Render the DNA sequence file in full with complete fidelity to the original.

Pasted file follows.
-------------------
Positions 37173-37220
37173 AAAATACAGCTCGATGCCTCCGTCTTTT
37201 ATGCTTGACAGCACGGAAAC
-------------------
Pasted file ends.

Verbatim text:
Positions 37173-37220
37173 AAAATACAGCTCGATGCCTCCGTCTTTT
37201 ATGCTTGACAGCACGGAAAC